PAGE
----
[image-51][image-110]Three new Expedition 39 crew members wrapped up training Friday at the Baikonur Cosmodrome in Kazakhstan as they prepare for next week’s launch to join Commander Koichi Wakata and Flight Engineers Rick Mastracchio and Mikhail Tyurin aboard the International Space Station.
NASA astronaut Steve Swanson and Russian cosmonauts Alexander Skvortsov and Oleg Artemyev inspected the Soyuz TMA-12M that will carry them on an express, six-hour journey to the station on Tuesday. The trio checked out the seats and the interior configuration of the Soyuz in advance of its being rolled out to the launch pad.
The Soyuz carrying Swanson, Skvortsov and Artemyev is scheduled to lift off from Baikonur at 5:17 p.m. EDT Tuesday (3:17 a.m. Wednesday, Kazakh time) and dock to the Poisk mini-research module at 11:04 p.m. NASA Television will provide live coverage of all the events, including the hatch opening planned for 12:45 a.m. Wednesday.
Swanson, Skvortsov and Artemyev will remain aboard the station until mid-September. Wakata, Mastracchio and Tyurin have been aboard the orbital outpost since November 2013 and will return to Earth May 14, leaving Swanson as the Expedition 40 commander.
Aboard the orbiting complex Friday, Wakata, Mastracchio and Tyurin tackled a range of scientific experiments and performed some routine maintenance and cleaning to get the station shipshape for the arrival of their three new crewmates.
Wakata spent much of the morning cleaning the ventilation screens and ductwork that carries the air in and out of the Unity node. Proper air flow inside the station’s module is essential to crew health because in the absence of gravity stagnant air can form dangerous pockets of carbon dioxide.
[image-78]Mastracchio meanwhile continued maintenance work on the Waste and Hygiene Compartment – the station’s bathroom located in the Tranquility node. He also replaced an audio terminal unit in the Columbus laboratory that was suspected of being faulty.
Afterward, Mastracchio assisted Wakata with the Body Measures experiment, which collects anthropometric data to help researchers understand the magnitude and variability of the changes to body measurements during spaceflight. Predicting these changes will maximize crew performance, prevent injury and reduce time spent altering or adjusting spacesuits and workstations. The investigation also could help scientists understand the effects of prolonged bed rest, which produces physiological changes similar to those experienced in microgravity. With Wakata wearing reflective dots on his body – much like the ones used for motion capture for special effects in movies – Mastracchio collected data and photographs for the experiment.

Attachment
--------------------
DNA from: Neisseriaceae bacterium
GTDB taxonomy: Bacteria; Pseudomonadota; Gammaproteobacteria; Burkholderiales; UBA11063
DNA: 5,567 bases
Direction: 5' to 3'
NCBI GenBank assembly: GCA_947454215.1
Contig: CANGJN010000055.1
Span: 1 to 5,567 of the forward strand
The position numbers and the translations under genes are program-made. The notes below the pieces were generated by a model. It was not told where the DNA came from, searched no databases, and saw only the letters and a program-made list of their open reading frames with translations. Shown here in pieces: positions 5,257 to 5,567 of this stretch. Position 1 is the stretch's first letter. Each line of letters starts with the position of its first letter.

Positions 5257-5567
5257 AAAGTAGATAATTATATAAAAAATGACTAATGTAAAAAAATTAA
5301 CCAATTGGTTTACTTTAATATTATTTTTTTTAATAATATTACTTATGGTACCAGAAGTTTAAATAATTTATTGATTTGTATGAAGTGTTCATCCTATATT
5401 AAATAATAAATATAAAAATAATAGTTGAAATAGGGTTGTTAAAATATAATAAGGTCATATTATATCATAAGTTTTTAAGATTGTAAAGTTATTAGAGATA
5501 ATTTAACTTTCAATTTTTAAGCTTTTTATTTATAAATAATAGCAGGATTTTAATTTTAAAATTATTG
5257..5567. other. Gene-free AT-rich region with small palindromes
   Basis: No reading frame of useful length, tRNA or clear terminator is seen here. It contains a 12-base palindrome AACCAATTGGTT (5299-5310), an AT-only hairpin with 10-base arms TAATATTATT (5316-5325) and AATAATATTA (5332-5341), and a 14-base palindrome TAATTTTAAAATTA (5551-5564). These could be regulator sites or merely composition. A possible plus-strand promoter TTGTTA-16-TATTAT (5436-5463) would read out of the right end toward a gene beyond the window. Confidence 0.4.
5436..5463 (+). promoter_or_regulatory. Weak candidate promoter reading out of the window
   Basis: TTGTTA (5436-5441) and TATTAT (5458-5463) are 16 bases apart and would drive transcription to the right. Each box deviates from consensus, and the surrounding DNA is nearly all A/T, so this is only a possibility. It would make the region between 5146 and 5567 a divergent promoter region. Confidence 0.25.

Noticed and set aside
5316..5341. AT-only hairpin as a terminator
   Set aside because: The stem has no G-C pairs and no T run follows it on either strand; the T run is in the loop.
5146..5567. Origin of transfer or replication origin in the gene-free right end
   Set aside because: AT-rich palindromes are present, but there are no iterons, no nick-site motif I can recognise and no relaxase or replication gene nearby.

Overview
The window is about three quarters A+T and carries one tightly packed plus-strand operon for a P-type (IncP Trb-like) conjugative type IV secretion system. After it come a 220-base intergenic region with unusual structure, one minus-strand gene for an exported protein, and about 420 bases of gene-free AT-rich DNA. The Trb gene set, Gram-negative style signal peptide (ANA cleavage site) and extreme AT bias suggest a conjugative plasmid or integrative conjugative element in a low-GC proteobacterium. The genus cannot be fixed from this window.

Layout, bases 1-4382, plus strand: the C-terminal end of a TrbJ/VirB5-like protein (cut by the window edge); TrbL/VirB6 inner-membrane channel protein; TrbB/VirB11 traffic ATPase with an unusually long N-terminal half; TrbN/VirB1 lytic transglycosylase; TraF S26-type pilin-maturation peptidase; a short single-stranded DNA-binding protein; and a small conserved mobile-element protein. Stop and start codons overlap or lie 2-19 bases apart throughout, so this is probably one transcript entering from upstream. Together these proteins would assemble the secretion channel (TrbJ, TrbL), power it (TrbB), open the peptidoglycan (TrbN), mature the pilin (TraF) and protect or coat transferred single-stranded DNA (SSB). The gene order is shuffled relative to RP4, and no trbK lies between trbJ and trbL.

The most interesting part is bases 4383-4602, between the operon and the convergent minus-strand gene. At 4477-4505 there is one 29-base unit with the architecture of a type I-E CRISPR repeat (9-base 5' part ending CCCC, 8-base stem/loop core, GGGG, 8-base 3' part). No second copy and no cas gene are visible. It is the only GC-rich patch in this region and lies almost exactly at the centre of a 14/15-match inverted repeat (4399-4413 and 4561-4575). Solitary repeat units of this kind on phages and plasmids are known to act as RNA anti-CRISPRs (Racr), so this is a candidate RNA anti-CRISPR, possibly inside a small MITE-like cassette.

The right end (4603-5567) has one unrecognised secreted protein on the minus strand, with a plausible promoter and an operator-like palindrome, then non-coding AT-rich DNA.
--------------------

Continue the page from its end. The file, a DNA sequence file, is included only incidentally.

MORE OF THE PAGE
Wakata rounded out the day with more ventilation system cleaning, while Mastracchio set up the Combustion Integrated Rack for more ground-commanded research. This experiment rack, which includes an optics bench, combustion chamber, fuel and oxidizer control and five different cameras, allows a variety of combustion experiments to be performed safely aboard the station.
[image-94]On the Russian side of the complex, Tyurin spent much of his day loading items for disposal aboard the ISS Progress 54 cargo craft and updating the station’s Inventory Management System as he went along. Progress 54, which arrived at the station back on Feb. 5 with 2.8 tons of cargo, is set to depart the station on April 7 for a destructive re-entry over the Pacific Ocean.
Tyurin also deployed dosimeters for the Matryoshka experiment. Named after the traditional Russian nesting dolls, Matryoshka analyzes the radiation environment onboard the station.
Over the weekend, the station’s residents will have some free time to relax, speak with family members back on Earth and take care of weekly housekeeping chores. Wakata, Mastracchio and Tyurin also will continue their daily two-hour exercise regimen to prevent the loss of muscle mass and bone density that occurs during long-duration spaceflight.